While the United States debates whether it has “a Russian problem,” and who’s responsible for it, 6 million wary Finns know they have such a problem. It’s inherited, and they’re fearful again of a wrestling match with an old foe.
There’s ample history in the memory of the so-called Winter War, when Joseph Stalin’s Soviet Union set out to subdue a small and largely agricultural nation early in World War II. With the Western democracies, and much of the rest of the world, cheering, the little Finnish army with its ski troops, dressed in white to make it difficult to see soldiers against the snow and with unique knowledge of winter warfare, held off the Soviets for nine months. In the end, Finland lost a tenth of its territory, including an Arctic port, ceded to the Soviet Union.
There’s a new wrinkle in the Russia-Finland relations. The Finns, feeling threatened as always by their giant neighbor, are planning one of its largest military exercises in decades. They’re going underground, building a subterranean city beneath Helsinki to form a critical line of defense. Finnish soldiers routinely train there to be able to keep the government running and the capital’s residents safe in an attack. A network of more than 124 miles of tunnels, passageways and shelters would supply utility and subway tunnels, communications, water supply and internet connections. There’s shelter space for 600,000 persons.
Russian war games will take place on Finland’s northern border as the North Atlantic Treaty Organization simultaneously boosts its own presence in the three Baltic states just across the Gulf of Finland. Finland maintains a convenient fiction of neutrality between Moscow and the West, remaining outside NATO even though it is ever more dependent on the West — and especially for its arms, both from the United States and from Sweden, which is also officially neutral.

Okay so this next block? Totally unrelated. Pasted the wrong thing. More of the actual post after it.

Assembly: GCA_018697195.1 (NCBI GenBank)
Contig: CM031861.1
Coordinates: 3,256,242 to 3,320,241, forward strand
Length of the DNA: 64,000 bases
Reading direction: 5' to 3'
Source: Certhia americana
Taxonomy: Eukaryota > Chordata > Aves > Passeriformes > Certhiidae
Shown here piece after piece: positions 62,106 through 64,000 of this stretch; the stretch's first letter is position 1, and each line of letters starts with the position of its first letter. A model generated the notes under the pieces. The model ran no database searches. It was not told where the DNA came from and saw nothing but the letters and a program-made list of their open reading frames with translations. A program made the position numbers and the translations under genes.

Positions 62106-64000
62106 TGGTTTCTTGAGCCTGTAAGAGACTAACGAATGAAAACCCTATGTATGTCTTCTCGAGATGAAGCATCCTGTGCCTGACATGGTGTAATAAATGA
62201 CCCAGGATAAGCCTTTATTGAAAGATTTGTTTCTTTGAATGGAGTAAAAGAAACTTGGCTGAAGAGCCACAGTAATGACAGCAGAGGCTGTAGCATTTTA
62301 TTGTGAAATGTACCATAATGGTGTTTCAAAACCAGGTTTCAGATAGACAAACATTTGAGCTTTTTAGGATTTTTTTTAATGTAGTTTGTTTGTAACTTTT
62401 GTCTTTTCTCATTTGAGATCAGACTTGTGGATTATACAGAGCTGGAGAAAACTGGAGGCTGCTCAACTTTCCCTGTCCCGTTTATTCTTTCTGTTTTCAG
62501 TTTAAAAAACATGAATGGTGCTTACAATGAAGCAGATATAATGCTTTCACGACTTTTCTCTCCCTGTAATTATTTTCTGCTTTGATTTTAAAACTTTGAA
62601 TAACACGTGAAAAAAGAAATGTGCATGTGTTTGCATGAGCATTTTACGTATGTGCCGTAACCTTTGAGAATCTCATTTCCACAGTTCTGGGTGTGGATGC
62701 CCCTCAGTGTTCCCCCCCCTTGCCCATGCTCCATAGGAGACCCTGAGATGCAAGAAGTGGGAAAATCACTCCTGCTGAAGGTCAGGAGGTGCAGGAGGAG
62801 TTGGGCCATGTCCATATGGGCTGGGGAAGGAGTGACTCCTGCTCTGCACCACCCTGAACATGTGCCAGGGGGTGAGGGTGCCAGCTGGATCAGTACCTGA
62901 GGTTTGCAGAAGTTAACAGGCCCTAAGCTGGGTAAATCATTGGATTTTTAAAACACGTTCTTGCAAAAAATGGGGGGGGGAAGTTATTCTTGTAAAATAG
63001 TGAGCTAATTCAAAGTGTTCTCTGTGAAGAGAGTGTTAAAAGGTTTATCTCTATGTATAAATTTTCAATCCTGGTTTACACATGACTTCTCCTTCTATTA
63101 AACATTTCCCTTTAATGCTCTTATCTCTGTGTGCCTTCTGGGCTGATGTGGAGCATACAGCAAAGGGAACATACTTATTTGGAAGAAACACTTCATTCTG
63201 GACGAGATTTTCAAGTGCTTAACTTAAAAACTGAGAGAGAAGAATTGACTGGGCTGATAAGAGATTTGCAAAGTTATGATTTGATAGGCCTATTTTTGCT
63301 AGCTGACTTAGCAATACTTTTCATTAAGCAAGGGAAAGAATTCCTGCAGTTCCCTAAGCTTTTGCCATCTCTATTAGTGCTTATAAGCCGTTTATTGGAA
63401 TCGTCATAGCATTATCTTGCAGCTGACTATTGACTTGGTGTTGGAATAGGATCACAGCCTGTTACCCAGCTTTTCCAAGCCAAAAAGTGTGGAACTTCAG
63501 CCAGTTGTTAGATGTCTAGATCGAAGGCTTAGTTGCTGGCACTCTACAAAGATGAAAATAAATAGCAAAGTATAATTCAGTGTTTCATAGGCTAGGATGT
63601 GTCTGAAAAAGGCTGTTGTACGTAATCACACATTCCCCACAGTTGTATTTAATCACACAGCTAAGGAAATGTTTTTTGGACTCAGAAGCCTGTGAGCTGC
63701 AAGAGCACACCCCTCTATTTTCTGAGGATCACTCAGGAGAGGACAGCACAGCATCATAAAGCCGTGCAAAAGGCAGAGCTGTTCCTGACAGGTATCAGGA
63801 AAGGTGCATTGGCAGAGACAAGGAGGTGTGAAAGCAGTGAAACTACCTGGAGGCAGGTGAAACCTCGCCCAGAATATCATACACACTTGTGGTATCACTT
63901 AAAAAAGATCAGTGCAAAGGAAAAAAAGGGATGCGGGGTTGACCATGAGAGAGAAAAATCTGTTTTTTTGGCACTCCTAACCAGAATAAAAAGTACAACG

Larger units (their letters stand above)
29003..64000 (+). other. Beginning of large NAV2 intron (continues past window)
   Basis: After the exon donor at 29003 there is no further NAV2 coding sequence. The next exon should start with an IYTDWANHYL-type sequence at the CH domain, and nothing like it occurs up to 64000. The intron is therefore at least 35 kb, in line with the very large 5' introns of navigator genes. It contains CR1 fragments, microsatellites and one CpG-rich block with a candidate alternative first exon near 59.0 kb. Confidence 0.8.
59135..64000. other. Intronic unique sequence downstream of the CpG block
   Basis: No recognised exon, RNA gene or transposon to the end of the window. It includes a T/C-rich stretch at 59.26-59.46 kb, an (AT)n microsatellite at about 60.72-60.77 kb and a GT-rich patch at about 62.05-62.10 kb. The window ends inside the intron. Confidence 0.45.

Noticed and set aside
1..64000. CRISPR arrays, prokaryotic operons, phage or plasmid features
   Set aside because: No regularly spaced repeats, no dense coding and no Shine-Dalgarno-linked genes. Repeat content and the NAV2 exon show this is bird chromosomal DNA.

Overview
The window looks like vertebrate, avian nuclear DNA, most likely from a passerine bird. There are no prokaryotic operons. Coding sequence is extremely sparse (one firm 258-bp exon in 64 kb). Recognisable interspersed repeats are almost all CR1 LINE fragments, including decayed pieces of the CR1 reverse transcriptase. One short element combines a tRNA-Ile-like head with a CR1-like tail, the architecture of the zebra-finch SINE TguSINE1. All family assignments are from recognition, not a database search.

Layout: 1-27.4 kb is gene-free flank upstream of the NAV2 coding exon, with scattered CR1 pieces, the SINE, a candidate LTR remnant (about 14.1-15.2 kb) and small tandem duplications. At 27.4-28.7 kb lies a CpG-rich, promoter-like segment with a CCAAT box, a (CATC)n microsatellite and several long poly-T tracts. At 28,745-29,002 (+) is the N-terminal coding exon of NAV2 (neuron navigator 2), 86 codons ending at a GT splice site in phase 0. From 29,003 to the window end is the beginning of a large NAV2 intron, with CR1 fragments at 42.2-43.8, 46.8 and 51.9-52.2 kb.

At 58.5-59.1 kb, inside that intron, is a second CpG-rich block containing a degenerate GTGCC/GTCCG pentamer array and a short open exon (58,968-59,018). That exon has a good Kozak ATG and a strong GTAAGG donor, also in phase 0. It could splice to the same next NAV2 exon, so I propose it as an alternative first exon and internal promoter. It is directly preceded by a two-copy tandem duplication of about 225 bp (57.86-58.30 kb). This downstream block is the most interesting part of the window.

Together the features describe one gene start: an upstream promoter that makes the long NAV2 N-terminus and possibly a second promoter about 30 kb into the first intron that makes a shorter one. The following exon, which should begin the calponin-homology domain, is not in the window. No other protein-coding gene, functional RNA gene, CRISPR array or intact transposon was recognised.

It’s an irony that the threat of Russian bullying and incorporation into a Russian empire has raised Finland to one of the most prosperous and technologically advanced societies. The per capita income is 222 percent of the world’s average, and in a place of isolation at a frigid corner of the world.
The $300 billion (in 1939 prices) of reparations, which Helsinki was forced to pay the Soviets, was used to build a new manufacturing and economic complex to deliver 340,000 railroad carloads of goods and services to Moscow. The economic effect was to turn Finland increasingly into a high tech industrial economy, and leadership of the new wireless telephone industry.
Source: The Washington Times.